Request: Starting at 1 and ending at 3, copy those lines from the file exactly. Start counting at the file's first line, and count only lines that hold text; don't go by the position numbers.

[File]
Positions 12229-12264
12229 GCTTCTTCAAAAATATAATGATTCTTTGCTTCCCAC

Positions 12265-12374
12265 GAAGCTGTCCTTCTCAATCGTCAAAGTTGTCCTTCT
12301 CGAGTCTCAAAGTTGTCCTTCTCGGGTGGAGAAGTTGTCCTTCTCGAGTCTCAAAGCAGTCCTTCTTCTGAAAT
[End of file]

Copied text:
Positions 12229-12264
12229 GCTTCTTCAAAAATATAATGATTCTTTGCTTCCCAC

Positions 12265-12374